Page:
Caged monkey at Fantasi Turtle Island

Holidays that Harm

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Image credit: World Animal Protection / Andito Wasi

Elephant rides, tiger shows, swimming with dolphins and orangutan selfies are just some of the cruel interactions on offer at tourism venues in Bali and Lombok.

Popular wildlife tourist venues on these islands have been marketing cruel wildlife experiences as harmless holiday fun, but the reality is far from it.

If an activity allows you to interact with a wild animal in a way that you wouldn’t be able to in the wild, you can be assured cruelty is involved.

Wild animals are ripped from their mothers or bred in substandard captive conditions and trained using inhumane methods to spend a lifetime of misery.

Elephant rider with bullhook, Bali Zoo

Wildlife tourism venues choose profit over compassion

Image credit: World Animal Protection / Andito Wasi

The breeding and use of captive wild animals in tourism is a lucrative business, driven by tourist demand and commerce.

Animals are sentient beings who can experience positive emotions such as happiness and joy, as well as negative ones such as fear and pain.

Sadly, wild animals like elephants, dolphins and orangutans are trained using cruel methods such as hitting, isolation and starvation until they behave in a certain way – all so they can perform in shows and activities at wildlife tourism venues. This has a devastating impact on their physical and mental well-being.

However, many wildlife entertainment venues deceive tourists into thinking they are helping conserve endangered animals through misleading marketing and “humane washing”.

Captive breeding in entertainment venues does not have any genuine benefit to conservation because it is highly unlikely that any of the animals born in captivity will ever be released into the wild.

Orangutan show at Bali Safari

The role of tourists and travel companies

Image credit: World Animal Protection / Andito Wasi

To prevent more wild animals from being taken from the wild, bred in captivity and ultimately abused for wildlife tourism, together, we have to reduce the demand for cruel wildlife tourism performances and activities.

The livelihoods of many locals on these islands depend on tourists, but that doesn't mean wild animals have to suffer.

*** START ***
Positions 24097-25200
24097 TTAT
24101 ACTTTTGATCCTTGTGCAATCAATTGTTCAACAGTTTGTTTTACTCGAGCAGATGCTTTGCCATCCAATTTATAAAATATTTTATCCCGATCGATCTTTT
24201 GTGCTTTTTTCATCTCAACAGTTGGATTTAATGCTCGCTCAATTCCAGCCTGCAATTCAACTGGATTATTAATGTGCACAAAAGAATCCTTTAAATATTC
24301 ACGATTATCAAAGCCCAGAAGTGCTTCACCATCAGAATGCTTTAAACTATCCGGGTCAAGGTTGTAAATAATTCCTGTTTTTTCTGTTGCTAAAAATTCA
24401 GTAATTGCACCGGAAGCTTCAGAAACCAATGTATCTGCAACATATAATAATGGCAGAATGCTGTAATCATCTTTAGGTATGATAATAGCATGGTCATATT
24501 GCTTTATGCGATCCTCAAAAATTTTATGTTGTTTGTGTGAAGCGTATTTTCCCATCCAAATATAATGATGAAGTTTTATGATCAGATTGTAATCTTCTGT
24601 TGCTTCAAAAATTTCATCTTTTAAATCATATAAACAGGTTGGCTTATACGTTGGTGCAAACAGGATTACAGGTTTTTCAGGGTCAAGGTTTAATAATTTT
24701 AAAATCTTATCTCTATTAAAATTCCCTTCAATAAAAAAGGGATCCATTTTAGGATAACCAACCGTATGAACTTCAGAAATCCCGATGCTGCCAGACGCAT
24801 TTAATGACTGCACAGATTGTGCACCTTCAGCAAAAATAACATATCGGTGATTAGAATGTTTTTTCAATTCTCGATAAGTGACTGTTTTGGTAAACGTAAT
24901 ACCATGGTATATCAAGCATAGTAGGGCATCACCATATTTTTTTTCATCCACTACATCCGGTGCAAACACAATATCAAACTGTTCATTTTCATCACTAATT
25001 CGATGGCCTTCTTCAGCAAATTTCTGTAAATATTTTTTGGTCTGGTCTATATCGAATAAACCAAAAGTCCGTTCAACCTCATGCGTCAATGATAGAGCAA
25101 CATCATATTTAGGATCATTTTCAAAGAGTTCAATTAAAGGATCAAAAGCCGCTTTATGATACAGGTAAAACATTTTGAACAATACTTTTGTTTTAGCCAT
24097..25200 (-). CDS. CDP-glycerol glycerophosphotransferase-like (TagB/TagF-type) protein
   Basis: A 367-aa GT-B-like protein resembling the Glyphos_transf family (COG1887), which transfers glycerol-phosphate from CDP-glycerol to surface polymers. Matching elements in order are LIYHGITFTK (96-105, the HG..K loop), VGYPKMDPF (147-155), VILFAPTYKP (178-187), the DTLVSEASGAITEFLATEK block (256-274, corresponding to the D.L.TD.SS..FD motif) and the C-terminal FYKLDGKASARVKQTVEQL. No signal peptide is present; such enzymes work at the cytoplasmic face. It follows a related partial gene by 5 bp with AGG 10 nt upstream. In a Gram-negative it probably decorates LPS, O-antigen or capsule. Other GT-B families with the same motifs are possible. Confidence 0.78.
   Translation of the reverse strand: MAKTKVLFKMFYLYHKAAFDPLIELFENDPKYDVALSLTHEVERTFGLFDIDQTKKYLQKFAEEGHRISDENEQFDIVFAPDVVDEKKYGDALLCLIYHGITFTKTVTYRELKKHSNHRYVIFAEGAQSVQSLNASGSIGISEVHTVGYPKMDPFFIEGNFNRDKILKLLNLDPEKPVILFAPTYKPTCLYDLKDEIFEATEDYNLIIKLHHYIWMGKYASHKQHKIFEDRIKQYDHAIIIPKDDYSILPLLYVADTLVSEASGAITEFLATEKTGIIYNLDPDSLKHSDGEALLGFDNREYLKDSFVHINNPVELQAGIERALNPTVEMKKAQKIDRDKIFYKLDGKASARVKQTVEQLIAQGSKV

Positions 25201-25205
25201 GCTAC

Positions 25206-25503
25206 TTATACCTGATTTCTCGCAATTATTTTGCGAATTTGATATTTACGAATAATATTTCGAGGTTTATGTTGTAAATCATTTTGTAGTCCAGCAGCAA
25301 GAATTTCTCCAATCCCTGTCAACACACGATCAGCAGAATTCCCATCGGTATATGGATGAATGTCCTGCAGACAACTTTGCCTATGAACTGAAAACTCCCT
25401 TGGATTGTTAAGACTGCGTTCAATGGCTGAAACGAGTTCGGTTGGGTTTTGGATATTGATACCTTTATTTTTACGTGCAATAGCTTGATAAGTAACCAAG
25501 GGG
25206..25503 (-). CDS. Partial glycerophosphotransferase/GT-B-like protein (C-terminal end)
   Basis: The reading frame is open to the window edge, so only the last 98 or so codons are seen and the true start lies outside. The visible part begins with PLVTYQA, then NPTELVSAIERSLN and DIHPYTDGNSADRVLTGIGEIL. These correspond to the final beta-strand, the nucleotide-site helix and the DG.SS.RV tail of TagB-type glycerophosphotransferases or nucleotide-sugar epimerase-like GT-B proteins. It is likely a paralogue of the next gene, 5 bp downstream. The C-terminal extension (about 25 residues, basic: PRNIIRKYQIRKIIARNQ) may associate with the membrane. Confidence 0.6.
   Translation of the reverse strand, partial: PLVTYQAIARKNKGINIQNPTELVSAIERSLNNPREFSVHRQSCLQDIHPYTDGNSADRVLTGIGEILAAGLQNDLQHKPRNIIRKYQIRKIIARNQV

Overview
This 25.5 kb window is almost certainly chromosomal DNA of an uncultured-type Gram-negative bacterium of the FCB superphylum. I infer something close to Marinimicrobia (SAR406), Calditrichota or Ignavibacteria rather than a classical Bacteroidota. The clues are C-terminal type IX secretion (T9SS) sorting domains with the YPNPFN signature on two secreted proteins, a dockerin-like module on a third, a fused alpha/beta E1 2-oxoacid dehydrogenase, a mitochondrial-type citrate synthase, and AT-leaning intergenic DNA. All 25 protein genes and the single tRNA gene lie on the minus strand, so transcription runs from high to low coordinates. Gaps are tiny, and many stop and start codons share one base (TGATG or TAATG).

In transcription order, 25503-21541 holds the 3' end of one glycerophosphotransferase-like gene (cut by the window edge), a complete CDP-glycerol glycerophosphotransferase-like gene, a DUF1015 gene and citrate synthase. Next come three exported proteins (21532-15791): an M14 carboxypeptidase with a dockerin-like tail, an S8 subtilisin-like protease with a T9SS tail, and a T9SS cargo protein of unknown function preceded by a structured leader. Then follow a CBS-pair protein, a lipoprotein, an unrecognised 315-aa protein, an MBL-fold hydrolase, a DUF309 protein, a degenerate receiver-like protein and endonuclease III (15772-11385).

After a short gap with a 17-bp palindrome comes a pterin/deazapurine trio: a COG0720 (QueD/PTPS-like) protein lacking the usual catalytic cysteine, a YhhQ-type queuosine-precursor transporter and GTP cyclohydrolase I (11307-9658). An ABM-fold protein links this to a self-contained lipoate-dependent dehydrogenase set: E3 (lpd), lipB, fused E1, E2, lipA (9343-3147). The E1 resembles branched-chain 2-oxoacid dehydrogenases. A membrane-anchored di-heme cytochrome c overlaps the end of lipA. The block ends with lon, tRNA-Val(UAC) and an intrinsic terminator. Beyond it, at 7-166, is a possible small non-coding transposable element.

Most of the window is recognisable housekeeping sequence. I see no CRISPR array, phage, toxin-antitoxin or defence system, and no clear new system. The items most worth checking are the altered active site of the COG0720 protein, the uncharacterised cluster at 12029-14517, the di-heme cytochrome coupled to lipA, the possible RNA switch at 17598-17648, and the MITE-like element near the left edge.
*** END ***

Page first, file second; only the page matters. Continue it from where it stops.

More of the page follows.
Wildlife tourism, when properly and responsibly managed, can be good for the environment and wild animals. It can also support the protection of natural areas, improve animal welfare, and support community development.

Tourists have great power to support such responsible wildlife tourism by safely observing wild animals in their natural habitat, or visiting genuine sanctuaries and wildlife-friendly facilities that support genuine conservation or are part of phasing out the use of captive wild animals for tourist entertainment.

Travel companies, too, play a massive role in driving down the demand and ending the exploitation of these sentient beings. They must act responsibly and stop the sale of wildlife encounters, performances and accommodation in places that house wild animals.

As part of our 2017 investigation into captive wildlife entertainment in Bali and Lombok, several prominent travel companies and airlines were discovered promoting and selling tickets to these venues. As a result of our report and direct advocacy, Flight Centre and Helloworld removed content promoting these cruel interactions.

Staff member watches elephants at Somboon Legacy Foundation, Thailand

Tips to be wildlife-friendly on holiday

While there are currently no responsible ways to witness wildlife in Bali and Lombok, here are some handy tips for when you’re looking to encounter wildlife in any part of the world:

  • Observe your favourite animal in their natural habitat or witness them from afar at a genuine sanctuary
  • Any close encounter that allows you to ride, hold, touch, feed, swim or take selfies with a wild animal should be a complete no-no
  • Pick a responsible travel company that has a clear and easily accessible animal welfare policy
  • Report any suspicions or incidents of animal cruelty to local authorities
  • Never purchase a souvenir made from animal products such as crocodile leather handbags or turtle leather wallets
  • Avoid cruel local delicacies such as shark fin soup, monitor lizard, snake satay, tiger wine, and civet coffee

Together, we can play our part to protect wild animals and help keep them thriving in the wild, where they belong.

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